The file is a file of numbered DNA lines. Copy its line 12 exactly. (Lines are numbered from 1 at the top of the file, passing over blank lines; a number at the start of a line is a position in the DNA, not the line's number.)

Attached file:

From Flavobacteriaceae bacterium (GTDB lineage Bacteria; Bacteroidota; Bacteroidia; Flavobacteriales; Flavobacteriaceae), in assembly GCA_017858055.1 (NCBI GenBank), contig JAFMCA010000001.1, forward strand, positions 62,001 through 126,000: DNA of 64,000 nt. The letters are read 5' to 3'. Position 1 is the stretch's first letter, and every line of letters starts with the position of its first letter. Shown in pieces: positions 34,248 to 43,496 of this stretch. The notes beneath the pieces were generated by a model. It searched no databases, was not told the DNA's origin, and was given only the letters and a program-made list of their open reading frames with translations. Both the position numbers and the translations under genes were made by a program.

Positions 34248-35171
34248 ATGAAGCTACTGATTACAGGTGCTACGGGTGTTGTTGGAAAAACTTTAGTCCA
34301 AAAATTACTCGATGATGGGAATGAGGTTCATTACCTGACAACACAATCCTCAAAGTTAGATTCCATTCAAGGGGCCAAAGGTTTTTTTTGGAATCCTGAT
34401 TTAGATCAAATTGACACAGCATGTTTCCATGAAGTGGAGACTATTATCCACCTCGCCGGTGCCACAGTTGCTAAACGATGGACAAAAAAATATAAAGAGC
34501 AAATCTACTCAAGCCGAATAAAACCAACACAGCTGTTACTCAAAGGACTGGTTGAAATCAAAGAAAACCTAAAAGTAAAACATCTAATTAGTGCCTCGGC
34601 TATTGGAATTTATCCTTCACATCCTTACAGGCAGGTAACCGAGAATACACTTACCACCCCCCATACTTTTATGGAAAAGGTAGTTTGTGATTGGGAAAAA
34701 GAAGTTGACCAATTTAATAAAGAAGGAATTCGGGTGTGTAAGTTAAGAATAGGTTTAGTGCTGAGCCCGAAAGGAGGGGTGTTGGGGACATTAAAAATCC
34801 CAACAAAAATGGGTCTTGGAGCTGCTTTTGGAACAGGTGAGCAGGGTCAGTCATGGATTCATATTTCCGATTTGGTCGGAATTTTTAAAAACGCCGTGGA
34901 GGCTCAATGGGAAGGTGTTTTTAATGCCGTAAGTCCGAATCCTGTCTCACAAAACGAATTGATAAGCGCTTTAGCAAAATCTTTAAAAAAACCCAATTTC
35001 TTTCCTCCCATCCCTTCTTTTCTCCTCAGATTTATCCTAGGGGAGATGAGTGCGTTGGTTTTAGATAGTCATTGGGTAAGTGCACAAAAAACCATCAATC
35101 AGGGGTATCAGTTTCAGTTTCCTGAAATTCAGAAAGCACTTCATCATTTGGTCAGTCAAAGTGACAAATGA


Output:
35101 AGGGGTATCAGTTTCAGTTTCCTGAAATTCAGAAAGCACTTCATCATTTGGTCAGTCAAAGTGACAAATGA